"Drift Peak" trip report


"Drift Peak" is an unofficially named peak which provides the southernmost vertebra to the backbone of the Tenmile Range. (Ignoring Wheeler Mountain, which is on the Continental Divide and thus in both the Tenmile and Mosquito Ranges, or perhaps in neither.) In any case, Drift is at the end of a string of five 13800+ foot peaks along a few-mile section of ridge. I've climbed the other four; what makes Drift different is that it may or may not be a separate peak. Here comes a major digression into the sticky issues of creating peak lists based on "objective" criteria. Some may find this rather pedantic, but if you are reading this specific report you are probably at least somewhat interested in these sorts of issues.

In Colorado, the general standard is that a "ranked" peak must rise at least 300 feet above the connecting saddles to all other higher "ranked" peaks. The "ranked" peaks then constitute the lists of top 100, top 200, all 13ers, etc. The problem is two-fold. First, most saddles do not have official elevations. Second, some summits do not have official elevations. So, in the two cases you add half of the contour interval (40 feet divided by 2) to the highest contour that does not go through the saddle, or the highest closed contour at the top of a peak, respectively.

Therein lies the problem: the actual saddle drop in these cases is not known precisely and could cover a range of values. That's fine, except for the cases where the range of values falls on either side of 300 feet. Generally, the ones that are above 300 feet with this system are considered separate peaks, even if the lower bound could be less than 300 feet. I.e., Challenger Point, with an elevation of 14081 feet, has a saddle with Kit Carson that could range from 13760 to 13799 feet. With the usual rules, this saddle is considered to be 13780, and Challenger has a 301-foot saddle drop and is considered a separate peak. Yet, the actual saddle drop could be anywhere from 281 to 321 feet. If there is equal likelihood for each possible value, there is only a 53% chance that Challenger satisfies the 300-foot rule! It is interesting that these cases are almost always considered separate peaks, while the opposite case isn't. In addition to Challenger, "Thunder Pyramid" and Mount Bross are the top 100 peaks that could potentially be demoted with better data.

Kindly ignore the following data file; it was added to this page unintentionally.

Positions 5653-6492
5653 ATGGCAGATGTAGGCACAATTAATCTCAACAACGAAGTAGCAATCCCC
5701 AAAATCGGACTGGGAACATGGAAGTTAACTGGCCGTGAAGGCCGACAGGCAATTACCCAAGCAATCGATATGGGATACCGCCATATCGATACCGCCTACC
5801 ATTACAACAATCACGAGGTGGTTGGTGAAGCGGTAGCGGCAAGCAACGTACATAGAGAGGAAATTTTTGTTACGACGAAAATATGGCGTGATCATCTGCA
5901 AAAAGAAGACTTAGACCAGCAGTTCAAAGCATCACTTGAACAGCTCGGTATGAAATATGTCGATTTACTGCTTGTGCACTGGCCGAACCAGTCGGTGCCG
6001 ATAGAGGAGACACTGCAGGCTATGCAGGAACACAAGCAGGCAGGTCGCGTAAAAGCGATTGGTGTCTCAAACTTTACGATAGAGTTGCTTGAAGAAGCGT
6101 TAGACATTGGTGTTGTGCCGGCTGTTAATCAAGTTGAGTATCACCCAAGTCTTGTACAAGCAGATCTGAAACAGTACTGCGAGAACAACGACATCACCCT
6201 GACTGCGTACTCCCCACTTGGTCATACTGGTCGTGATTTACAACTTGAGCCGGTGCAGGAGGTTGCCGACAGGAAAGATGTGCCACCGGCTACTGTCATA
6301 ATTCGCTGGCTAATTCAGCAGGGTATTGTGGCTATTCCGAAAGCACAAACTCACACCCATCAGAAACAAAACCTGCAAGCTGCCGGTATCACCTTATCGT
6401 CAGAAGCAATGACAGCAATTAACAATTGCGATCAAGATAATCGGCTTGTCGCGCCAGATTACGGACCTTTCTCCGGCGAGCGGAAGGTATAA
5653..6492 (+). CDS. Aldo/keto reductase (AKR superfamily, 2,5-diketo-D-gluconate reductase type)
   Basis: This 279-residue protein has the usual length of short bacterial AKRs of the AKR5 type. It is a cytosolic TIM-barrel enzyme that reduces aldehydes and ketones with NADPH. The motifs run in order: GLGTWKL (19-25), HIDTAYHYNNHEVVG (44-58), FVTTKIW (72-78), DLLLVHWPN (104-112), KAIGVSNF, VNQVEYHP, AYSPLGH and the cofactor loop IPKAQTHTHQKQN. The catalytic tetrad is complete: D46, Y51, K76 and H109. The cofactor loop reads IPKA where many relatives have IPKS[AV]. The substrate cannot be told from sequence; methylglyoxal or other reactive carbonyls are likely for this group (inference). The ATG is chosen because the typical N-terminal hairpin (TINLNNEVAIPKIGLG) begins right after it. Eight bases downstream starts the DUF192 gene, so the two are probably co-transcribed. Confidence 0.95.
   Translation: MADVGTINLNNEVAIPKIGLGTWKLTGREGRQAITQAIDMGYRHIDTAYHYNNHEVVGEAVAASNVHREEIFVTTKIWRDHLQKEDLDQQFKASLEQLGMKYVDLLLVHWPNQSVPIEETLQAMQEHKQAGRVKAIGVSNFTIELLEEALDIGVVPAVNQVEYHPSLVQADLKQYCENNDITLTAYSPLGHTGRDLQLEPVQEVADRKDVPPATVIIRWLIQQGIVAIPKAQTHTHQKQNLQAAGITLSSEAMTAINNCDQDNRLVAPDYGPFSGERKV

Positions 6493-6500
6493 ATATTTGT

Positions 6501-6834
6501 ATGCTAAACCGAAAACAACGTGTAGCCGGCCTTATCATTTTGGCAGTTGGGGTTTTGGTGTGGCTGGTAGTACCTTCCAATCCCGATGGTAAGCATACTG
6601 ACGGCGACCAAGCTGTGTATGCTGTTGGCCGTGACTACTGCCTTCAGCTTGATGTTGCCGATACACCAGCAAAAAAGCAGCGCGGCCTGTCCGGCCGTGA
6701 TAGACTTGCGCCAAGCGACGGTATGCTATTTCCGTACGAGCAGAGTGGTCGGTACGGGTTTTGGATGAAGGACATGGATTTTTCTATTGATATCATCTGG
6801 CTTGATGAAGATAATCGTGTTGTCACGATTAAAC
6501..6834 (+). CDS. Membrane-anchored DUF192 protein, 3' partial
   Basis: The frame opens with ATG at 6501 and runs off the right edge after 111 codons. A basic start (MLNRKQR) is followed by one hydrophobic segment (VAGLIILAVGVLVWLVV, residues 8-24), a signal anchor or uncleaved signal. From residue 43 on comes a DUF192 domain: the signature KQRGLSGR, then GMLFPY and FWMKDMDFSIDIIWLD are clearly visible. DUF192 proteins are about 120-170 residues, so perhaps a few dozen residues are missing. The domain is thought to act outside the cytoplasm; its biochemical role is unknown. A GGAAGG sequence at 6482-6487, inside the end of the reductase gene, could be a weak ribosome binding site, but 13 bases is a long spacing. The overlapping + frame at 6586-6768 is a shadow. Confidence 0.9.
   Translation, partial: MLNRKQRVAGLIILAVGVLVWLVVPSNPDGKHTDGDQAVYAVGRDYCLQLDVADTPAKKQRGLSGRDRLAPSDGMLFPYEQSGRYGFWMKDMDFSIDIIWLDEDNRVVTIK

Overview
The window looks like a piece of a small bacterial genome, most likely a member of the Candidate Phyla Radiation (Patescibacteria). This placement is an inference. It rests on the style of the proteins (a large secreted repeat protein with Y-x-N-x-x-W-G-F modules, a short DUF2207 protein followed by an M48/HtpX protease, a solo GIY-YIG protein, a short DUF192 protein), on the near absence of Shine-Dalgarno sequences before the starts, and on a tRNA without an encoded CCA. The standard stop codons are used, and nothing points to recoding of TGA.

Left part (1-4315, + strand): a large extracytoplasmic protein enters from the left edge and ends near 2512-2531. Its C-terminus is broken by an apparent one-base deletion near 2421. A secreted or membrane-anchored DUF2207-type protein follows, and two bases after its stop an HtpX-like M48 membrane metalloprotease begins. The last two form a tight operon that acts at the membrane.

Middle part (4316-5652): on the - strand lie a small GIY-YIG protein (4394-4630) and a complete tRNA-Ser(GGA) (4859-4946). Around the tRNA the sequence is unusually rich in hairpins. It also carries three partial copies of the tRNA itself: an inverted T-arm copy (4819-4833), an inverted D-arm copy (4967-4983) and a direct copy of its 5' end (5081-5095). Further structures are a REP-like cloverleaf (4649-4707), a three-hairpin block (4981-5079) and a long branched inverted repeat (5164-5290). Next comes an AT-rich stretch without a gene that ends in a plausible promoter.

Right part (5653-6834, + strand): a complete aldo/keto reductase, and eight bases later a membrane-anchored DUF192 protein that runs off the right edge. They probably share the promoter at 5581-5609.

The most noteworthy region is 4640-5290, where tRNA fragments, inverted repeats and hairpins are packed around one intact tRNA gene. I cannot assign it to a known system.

Gerry Roach at least considers the possibility that something like Drift Peak could have a saddle drop of more than the nominal 280 feet derived from imprecise summit and saddle heights. He makes special note of these in his guidebooks and on the peak lists at his website. The peaks that fall into this "soft rank" category that are high enough to make the top 100 list are: "North Massive", "Drift Peak", and Iowa Peak. These are the reverse of Challenger, et al. It is interesting that there are 3 peaks on each list. (I have not taken into account the recent modification of the height of sea-level under Colorado, which makes all the peaks a several feet higher. My feeling is that without further surveys from the USGS, you should add the same number to the heights of the nearby saddles, too, which negates the effect of the higher peak heights on the saddle drop calculation.)

So, the point is that "Drift Peak" is one of those oddities that we peak baggers have to deal with somehow. The obvious solution to these dilemmas is to climb everything, and fortunately, Drift is an interesting peak. As Gerry/Jennifer Roach note, it "has attracted climbers over the years because of its easy access, and distinctive shape." [Now that I've actually climbed it and can unambiguously identify it from highway 91, I agree that it is an attractive peak, and must be really nice with snow.]